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Tropical forestry companies failing to protect millions of hectares of forest

Despite international agreements, SPOTT's 2020 Timber and Pulp Assessments of 100 timber and pulp companies published in July 2020 by the Zoological Society of London (ZSL) in the UK reveal the widespread failure of timber companies to guarantee environmental protections for at least 11.7 million hectares of tropical forest.

Despite international agreements, SPOTT’s 2020 Timber and Pulp Assessments of 100 timber and pulp companies published by the Zoological Society of London (ZSL) reveal the widespread failure of timber companies to guarantee environmental protections for at least 11.7 million hectares of tropical forest (graphic courtesy ZSL).

As many of the companies do not disclose the size of the areas under their control, the real extent of tropical forest at risk will be far larger. This is despite the agreement to halve deforestation by 2020 in the New York Declaration on Forests (NYDF) which was signed by governments, representatives of the timber industry, and NGOs in 2014.

Tropical forests play a vital role as a carbon ‘sink’. They regulate global weather patterns, contain countless species, and are home to 300 million people, yet companies still aren’t complying with the basic reporting standards expected of the sector, said Charlie Hammans, Forestry Technical Advisor at the Zoological Society of London (ZSL) who led the analysis.

According to ZSL, the assessments have revealed that significant improvements are required from companies to ensure the future of millions of hectares of carbon-rich forest. Without adequate protection, forests are vulnerable to rapid deforestation and degradation, which often leads to the eventual clearance for other commodities such as palm oil, rubber, or cocoa.

Worldwide trade in unsustainable timber threatens the livelihoods of indigenous and local communities and the existence of wildlife reliant on forest ecosystems. It is accelerating the loss of biodiversity and eroding natural protections against zoonotic viruses. Companies should focus on identifying previously degraded landscapes for new plantation development, alongside adopting robust environmental, social, and corporate governance policies and constantly monitoring their implementation, said Charlie Hammans.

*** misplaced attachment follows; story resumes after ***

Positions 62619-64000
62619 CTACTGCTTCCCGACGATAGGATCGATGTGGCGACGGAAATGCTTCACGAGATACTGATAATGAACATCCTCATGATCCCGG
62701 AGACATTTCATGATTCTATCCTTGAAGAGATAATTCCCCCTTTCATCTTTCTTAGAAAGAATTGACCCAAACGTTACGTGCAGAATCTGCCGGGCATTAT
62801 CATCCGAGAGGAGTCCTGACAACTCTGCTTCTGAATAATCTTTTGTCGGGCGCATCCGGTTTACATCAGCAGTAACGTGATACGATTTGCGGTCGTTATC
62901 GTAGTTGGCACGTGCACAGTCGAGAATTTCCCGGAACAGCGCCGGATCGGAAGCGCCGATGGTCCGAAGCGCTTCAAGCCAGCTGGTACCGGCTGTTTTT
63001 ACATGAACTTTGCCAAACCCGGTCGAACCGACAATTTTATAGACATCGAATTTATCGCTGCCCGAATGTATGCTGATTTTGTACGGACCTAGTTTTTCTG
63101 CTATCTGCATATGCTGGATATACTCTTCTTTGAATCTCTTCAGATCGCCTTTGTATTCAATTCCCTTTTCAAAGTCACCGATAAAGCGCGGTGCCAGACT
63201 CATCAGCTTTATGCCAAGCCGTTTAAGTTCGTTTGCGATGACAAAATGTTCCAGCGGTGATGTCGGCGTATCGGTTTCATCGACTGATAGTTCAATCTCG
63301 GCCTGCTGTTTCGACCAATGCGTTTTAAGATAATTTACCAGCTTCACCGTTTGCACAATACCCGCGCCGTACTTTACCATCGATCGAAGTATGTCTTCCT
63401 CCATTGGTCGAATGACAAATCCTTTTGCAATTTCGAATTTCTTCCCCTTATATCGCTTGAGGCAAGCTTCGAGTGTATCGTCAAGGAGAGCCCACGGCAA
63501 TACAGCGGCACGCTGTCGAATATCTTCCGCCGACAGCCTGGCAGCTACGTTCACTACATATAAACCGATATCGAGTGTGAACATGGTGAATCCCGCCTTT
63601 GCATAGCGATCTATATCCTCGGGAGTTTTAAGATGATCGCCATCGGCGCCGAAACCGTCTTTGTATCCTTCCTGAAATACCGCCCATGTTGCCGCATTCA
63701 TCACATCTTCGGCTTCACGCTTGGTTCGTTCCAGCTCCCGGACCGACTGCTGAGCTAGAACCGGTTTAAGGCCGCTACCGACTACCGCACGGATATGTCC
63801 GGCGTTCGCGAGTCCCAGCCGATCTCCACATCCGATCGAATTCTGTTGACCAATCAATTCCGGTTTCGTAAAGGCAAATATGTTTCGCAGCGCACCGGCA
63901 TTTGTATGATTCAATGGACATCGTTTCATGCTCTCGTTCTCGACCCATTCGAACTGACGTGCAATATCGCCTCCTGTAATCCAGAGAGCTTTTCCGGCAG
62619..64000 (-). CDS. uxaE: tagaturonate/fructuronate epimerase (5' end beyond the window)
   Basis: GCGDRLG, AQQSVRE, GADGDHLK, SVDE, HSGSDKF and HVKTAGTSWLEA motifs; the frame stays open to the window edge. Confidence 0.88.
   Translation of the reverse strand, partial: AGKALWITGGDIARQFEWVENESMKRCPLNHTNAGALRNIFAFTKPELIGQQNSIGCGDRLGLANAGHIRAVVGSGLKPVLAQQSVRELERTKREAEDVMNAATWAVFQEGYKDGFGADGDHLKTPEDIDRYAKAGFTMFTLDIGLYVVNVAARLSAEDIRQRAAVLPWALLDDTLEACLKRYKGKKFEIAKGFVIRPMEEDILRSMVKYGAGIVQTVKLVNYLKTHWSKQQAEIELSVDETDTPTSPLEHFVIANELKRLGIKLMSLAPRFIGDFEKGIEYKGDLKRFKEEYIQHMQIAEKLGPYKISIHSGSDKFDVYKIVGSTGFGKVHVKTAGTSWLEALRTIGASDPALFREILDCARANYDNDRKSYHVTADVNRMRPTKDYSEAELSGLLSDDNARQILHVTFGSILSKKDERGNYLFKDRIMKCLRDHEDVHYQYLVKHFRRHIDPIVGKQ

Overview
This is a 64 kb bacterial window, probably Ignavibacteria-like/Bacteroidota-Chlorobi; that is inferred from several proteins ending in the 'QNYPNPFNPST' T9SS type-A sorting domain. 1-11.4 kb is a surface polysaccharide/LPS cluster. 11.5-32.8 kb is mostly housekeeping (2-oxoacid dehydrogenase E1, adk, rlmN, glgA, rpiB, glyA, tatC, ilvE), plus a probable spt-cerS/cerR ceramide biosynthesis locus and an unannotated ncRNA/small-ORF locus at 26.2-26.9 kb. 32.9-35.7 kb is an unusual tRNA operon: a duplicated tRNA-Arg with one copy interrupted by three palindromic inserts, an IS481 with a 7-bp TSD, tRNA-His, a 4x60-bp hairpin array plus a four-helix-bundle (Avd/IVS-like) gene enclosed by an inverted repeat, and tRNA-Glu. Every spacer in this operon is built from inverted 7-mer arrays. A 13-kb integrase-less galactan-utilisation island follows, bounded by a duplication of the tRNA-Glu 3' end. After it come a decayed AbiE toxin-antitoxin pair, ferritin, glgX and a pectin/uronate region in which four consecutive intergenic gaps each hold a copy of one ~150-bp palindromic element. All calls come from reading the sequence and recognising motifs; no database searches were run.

Key findings of the SPOTT’s 2020 Timber and Pulp Assessments include:

  • Over half (54 percent) do not publicly commit to protecting biodiversity (49/90 companies)
  • 44 percent have yet to publicly commit to zero-deforestation (40/90 companies)
  • Only 37 percent provide evidence of conservation, such as restoring river habitats or planting native species in degraded areas (33/90 companies)
  • Just 13 percent report actively monitoring for deforestation throughout the areas they manage (12/90 companies)

Increased risk of “viral spillover”

The current coronavirus (COVID-19) pandemic has highlighted the risk of zoonotic diseases. Forest destruction and degradation, and the loss of biodiversity within ecosystems, are known to increase the risk of viral spillover and make future pandemics more likely.

With forestry operations and trade ministries worldwide keen to boost exports following the economic impact of COVID-19, governments and industry must insist on improving sustainability standards and driving a green agenda.

Deforestation, loss of biodiversity, and climate change all pose significant financial risks, not only to the planet but also to economies, corporate bottom lines, and investors’ savings and investments. There is now a growing expectation for companies to publicly disclose and implement a zero-deforestation policy covering the entire supply chain, and establish a transparent monitoring and verification system for their suppliers. This analysis not only highlights the companies improving their disclosures, but it also shines a light on the laggards that are failing to meet basic commitments to protect these critical habitats, said Eugenie Mathieu of Aviva Investors.

About SPOTT

Developed by the Zoological Society of London (ZSL), an international wildlife conservation charity, the Sustainability Policy Transparency Toolkit (SPOTT) is an online platform supporting sustainable commodity production and trade. By tracking transparency, SPOTT incentivises the implementation of corporate best practice. Investors, buyers and other key influencers can use SPOTT assessments to inform stakeholder engagement, manage risk, and increase industry transparency.

SPOTT assesses commodity producers and traders on their public disclosure regarding their oragnisation, policies, and practices related to environmental, social, and governance (ESG) issues. SPOTT scores companies annually against sector-specific indicators to benchmark their progress over time.

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